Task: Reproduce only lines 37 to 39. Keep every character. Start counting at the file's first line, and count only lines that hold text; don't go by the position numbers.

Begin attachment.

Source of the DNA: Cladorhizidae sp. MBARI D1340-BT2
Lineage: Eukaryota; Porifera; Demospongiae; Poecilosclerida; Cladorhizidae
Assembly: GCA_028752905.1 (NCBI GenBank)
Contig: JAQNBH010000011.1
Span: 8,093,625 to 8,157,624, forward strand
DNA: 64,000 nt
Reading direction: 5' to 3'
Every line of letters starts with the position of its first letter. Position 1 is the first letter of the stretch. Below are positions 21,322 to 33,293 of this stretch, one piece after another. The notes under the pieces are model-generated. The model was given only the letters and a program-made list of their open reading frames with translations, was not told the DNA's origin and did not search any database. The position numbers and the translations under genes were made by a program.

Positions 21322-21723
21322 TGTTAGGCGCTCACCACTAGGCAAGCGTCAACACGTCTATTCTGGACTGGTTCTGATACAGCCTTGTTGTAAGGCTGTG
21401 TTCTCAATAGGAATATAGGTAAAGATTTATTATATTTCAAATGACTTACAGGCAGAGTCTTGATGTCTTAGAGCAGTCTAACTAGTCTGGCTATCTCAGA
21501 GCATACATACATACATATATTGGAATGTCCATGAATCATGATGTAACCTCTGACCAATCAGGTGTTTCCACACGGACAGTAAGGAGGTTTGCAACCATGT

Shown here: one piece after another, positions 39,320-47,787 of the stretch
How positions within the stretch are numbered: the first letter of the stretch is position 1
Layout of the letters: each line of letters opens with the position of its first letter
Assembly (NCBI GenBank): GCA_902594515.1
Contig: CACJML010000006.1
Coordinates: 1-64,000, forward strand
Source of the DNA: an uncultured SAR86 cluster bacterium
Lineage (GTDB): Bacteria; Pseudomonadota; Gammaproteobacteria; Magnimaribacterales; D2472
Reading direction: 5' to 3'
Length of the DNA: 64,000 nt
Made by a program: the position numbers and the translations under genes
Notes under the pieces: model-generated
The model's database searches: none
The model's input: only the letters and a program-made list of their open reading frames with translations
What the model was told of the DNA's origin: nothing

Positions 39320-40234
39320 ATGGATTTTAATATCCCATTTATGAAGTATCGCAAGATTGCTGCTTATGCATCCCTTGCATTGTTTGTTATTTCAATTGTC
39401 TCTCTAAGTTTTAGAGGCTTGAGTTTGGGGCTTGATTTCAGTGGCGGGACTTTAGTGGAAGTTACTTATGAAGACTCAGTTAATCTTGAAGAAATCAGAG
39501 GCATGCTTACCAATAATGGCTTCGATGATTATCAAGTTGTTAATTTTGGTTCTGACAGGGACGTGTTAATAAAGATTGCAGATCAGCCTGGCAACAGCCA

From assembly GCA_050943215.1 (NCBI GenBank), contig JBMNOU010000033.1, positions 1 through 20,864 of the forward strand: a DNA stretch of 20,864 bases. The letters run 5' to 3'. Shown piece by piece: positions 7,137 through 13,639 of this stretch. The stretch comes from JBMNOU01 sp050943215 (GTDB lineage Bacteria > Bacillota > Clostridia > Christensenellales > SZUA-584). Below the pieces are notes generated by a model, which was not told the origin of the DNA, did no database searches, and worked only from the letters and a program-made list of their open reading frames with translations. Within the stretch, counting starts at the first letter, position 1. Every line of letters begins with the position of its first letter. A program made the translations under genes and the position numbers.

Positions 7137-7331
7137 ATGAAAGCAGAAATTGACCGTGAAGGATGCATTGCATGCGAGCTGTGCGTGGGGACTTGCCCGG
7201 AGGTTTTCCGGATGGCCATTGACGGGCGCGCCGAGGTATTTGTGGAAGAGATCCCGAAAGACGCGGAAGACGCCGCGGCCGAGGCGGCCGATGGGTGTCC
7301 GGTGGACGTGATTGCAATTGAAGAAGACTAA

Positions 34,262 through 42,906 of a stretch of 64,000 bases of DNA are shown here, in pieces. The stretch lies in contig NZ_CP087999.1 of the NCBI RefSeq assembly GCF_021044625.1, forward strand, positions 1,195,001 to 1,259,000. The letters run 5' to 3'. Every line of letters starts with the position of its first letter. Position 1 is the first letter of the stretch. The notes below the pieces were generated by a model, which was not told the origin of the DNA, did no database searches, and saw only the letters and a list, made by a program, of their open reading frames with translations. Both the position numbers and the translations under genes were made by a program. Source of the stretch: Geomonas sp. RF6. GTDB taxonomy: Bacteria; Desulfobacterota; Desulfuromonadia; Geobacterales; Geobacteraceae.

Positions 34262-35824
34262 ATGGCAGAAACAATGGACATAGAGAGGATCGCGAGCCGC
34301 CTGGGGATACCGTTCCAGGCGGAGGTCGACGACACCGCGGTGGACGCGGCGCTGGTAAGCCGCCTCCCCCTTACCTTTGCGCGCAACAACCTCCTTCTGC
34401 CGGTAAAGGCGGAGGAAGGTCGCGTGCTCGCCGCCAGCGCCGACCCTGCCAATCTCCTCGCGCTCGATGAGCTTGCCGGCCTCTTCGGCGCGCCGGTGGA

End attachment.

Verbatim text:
Positions 34,262 through 42,906 of a stretch of 64,000 bases of DNA are shown here, in pieces. The stretch lies in contig NZ_CP087999.1 of the NCBI RefSeq assembly GCF_021044625.1, forward strand, positions 1,195,001 to 1,259,000. The letters run 5' to 3'. Every line of letters starts with the position of its first letter. Position 1 is the first letter of the stretch. The notes below the pieces were generated by a model, which was not told the origin of the DNA, did no database searches, and saw only the letters and a list, made by a program, of their open reading frames with translations. Both the position numbers and the translations under genes were made by a program. Source of the stretch: Geomonas sp. RF6. GTDB taxonomy: Bacteria; Desulfobacterota; Desulfuromonadia; Geobacterales; Geobacteraceae.

Positions 34262-35824
34262 ATGGCAGAAACAATGGACATAGAGAGGATCGCGAGCCGC